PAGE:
Why We Drug-Test in the Workplace

Michael Davis - IWIRC Corp.

As I prepared to lead a manager’s training session on “Reasonable Suspicion Drug Testing for Managers,” I was reviewing the latest trends regarding drug use in the workplace. Given that we just received the new OSHA rulings regarding drug testing, I thought it important to put into perspective the issue of drugs and alcohol in the workplace—and their extent.

To my surprise, little has changed. Alcohol and drug use are still as significant a problem in the workplace as they have been for years. Given that most of us are cost-conscious and have some level of accountability to our budgets, it is good to review why we do something for our company. As a human resource professional, manager or business owner, do you wonder why you perform pre-employment or post-accident drug testing, or invest in your Employee Assistance Program (EAP)? These statistics are still as valuable as ever for your company.

Please note: all of these statistics are readily available from numerous sources—just Google them. While one statistic might differ slightly from one source to another, the overall trends remain constant.

More than 70 percent of current, admitted drug users are employed, while 15 percent of the workforce (19.2 million workers) is under the influence of alcohol while at work.

Illicit drug use, by industry:

  • Construction: 15.6%
  • Sales personnel: 11.4%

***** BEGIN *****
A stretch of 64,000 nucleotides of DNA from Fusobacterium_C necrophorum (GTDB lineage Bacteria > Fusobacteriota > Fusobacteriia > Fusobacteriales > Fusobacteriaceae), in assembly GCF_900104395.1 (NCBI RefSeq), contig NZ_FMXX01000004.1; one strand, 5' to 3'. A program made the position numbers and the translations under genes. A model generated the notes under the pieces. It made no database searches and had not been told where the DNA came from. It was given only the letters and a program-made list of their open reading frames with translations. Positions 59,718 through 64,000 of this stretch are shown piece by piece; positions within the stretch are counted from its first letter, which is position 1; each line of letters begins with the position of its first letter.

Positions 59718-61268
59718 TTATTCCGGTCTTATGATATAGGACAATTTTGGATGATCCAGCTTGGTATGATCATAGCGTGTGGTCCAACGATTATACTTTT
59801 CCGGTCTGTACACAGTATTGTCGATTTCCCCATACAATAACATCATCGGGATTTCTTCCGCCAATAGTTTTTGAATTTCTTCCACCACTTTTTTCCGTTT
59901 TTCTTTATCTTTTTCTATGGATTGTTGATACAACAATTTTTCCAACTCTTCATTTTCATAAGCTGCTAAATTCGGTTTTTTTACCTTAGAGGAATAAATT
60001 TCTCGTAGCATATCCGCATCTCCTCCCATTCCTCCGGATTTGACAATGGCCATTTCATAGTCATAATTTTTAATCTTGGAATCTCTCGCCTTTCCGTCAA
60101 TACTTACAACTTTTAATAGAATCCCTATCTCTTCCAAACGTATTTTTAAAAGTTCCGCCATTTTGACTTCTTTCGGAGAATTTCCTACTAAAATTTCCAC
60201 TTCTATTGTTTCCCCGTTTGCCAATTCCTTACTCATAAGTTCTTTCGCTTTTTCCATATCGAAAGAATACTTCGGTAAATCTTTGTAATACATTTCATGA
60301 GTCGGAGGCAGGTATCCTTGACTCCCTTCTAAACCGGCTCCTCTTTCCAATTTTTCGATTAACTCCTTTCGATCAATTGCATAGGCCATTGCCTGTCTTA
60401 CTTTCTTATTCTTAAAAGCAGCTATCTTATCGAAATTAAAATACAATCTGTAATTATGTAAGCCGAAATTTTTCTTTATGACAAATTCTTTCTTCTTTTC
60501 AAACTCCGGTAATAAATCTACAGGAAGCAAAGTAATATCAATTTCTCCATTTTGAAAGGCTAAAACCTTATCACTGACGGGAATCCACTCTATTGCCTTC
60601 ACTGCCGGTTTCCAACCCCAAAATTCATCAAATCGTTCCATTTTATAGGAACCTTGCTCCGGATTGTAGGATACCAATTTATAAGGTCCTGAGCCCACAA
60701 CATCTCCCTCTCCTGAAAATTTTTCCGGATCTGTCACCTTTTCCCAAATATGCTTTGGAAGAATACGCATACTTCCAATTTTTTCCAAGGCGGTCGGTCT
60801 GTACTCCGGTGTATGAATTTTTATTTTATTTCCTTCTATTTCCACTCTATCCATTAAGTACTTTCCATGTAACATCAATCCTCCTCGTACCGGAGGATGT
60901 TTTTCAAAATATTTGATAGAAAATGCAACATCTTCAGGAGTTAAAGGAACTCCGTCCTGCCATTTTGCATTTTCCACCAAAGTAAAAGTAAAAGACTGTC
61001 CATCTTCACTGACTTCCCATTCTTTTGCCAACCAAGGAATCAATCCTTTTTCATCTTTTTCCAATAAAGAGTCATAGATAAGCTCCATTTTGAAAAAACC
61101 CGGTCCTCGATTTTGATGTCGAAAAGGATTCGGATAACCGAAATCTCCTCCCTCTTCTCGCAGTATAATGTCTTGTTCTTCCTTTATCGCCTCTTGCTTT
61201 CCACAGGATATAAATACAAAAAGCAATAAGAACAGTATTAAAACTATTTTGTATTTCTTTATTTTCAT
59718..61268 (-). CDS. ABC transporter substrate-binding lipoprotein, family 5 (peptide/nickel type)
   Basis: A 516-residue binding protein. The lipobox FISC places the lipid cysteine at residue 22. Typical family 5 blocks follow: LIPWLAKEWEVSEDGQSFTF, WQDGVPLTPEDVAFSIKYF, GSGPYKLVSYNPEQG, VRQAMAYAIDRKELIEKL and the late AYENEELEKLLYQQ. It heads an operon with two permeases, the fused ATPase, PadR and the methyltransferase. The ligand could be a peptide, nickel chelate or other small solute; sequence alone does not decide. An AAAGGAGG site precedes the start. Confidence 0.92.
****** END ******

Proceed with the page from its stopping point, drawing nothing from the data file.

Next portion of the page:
• Bartenders: 11.2%
  • Laborers: 10.6%
  • Machine operators: 10.5%.

Alcohol use, by occupation:

  • Construction workers: 15.7%
  • Machinists: 13.5%
  • Transportation workers: 13.1%
  • Repair workers: 13.1%
  • Food/beverage workers: 12.2%*

*Some studies put this group of employees as high as 19 percent.

If you are one of the 45 percent of employers that offer some type of EAP for its employees, remember that for every employer-invested dollar in an EAP, the employer realizes a savings of $7 to $20. The cost of an EAP ranges from $10 to $22 per employee. However, of those employees who have access to an EAP via their employer, less than two percent access it for alcohol or drug-related issues.

With few of the above statistics being affected by the implementation of an EAP, and the cost/benefit ratio being so high, why are employers not encouraging workers with dependency issues to seek care through an EAP? Is it not in the best financial interest of the company to improve the healthy behaviors of its employees? Certainly, this is an important question for the employer to consider when deciding how to best educate and implement an EAP for its employees. In today’s workforce, there is no doubt an ever-increasing pressure to meet tight budgets and goals. For many companies, evaluating workforce policies and programs for their cost-effectiveness is no doubt an ongoing process. Hopefully the information in this review will help with this assessment in your own workplace. iBi

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